This is the end result of a successful job output that creates a container image using Kaniko and uploads it to the Registry built into GitLab:

null

In our project, some jobs take a very long time, longer than the lifetime of a one-time Registry password. Limiting the duration of such a one-time password is necessary from the security point of view.

Uploading the image to the Registry fails and ends with the following error:

null

We solved this problem in a traditional way:

  • We created a dedicated technical account in GitLab.
  • We gave the new account project privileges.
  • We logged in to GitLab on this account and created the personal access token. This token doesn't have an expiration date.
  • In the project, in the CI/CD settings, we created two new variables containing the login and password (token) of the technical account respectively
  • We modified the job so that Kaniko used a dedicated technical account to perform operations in the Registry.

After these modifications, we no longer had problems uploading container images to the Registry, even if the CI/CD job took 3 hours.

Problem 5: In the paid GitLab.com plan we have a limit on the shared runners used time

If you use paid GitLab-as-a-service plans, you can use a certain number of minutes for the CI pipeline, i.e. shared Runners. Each of the paid plans has a different limit. Using shared Runners is very convenient because we don't have to worry about maintaining our own Runners and thus save time and money. The limit may be sufficient in some projects, but in our project we quickly reached the monthly limit.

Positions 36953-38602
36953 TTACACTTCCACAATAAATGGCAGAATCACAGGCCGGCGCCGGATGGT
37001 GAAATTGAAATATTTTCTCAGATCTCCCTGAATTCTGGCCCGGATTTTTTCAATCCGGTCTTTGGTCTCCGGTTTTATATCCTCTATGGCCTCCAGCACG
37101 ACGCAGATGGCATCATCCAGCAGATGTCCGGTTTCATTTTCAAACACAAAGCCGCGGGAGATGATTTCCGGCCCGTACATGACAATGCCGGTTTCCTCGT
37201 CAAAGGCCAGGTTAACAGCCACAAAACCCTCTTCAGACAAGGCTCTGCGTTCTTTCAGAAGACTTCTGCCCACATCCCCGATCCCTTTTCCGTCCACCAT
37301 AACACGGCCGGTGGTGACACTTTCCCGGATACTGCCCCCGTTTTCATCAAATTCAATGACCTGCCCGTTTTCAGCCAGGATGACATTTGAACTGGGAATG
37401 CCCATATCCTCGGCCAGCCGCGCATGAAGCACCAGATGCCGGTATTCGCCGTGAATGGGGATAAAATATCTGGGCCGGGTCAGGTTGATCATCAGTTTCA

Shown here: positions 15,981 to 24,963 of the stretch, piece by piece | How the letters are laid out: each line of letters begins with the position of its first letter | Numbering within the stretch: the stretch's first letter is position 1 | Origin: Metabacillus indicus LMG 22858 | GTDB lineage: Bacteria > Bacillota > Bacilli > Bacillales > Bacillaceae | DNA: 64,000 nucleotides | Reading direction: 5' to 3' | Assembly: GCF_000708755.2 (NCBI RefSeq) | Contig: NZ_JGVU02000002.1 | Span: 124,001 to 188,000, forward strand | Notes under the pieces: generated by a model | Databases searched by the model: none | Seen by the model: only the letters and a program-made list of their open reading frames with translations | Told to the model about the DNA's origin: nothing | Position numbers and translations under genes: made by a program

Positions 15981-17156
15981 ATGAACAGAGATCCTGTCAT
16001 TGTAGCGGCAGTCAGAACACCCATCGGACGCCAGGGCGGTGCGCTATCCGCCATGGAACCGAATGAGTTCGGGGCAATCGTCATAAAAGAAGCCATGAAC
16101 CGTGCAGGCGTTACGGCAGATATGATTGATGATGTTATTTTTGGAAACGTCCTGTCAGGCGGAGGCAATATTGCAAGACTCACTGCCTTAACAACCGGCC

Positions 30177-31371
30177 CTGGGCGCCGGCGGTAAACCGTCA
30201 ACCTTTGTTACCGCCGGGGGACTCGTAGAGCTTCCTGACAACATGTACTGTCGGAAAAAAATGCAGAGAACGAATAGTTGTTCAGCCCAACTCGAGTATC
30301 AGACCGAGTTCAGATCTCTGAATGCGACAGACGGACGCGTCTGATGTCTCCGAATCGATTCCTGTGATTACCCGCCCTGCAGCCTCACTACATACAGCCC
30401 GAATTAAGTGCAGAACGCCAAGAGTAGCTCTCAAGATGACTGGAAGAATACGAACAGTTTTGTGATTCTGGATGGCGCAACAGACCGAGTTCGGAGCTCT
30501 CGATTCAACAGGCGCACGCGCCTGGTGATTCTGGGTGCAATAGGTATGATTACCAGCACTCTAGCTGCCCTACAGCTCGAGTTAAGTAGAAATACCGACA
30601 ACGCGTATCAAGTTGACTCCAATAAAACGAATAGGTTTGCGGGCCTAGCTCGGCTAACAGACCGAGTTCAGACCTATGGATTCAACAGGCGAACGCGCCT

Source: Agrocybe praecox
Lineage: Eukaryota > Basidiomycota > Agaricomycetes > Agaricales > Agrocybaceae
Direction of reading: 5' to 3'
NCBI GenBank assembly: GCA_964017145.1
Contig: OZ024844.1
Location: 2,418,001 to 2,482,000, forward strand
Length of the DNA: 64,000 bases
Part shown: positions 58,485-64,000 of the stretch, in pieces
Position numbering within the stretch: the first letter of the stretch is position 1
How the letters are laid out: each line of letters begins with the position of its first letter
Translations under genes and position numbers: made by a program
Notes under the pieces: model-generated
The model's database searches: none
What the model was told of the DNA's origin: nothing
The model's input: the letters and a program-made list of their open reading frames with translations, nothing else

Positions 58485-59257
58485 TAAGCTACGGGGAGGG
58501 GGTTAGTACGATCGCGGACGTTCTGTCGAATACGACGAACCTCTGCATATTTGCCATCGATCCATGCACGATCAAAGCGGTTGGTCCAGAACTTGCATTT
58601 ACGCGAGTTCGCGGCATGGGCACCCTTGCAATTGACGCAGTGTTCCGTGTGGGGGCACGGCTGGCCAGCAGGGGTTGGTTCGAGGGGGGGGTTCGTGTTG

You will see this type of message when you use the available time of shared Runners in a given month:

null

We solved this problem by setting up a dedicated Kubernetes cluster for Runners. We allow GitLab to decide which Runner to use (shared or our own). Thanks to this, the load is distributed to both types of Runners, we reduce expenses and shorten the time of pipeline execution.

Instructions for using Kubernetes cluster as the platform for Runners are described in the Problem 2 section.

Problem 6: User's names with national characters in GitLab

If the runner or container we use in our CI/CD has locales that do not support UTF-8, and the user making commits to the repository that has characters that are not ASCII in the name or surname, then the CI/CD job may end with the following error:

FAILURE: Build failed with an exception.

* What went wrong:
Could not set the value of environment variable 'GITLAB_USER_NAME': 
could not convert string to current locale

There is even an issue with this in this GitLab project.

A workaround is also provided there. You can change the value of the GITLAB_USER_NAME variable so that it doesn't contain non-ASCII characters. It can be assigned, for example, to the value of the variable containing the user's login (assuming that the login consists only of ASCII characters).

To the before_script section in .gitlab-ci.yml, add:

  # Workaround for "Could not set the value of environment variable 
'GITLAB_USER_NAME': could not convert string to current locale" problem.
  # https://gitlab.com/gitlab-org/gitlab-foss/issues/38698
  - export GITLAB_USER_NAME=$(echo $GITLAB_USER_LOGIN)

Next part of the post

Follow our profile on Linkedin and stay up to date for the next part!

big data
kubernetes
google cloud platform
cloud
CI/CD
11 August 2020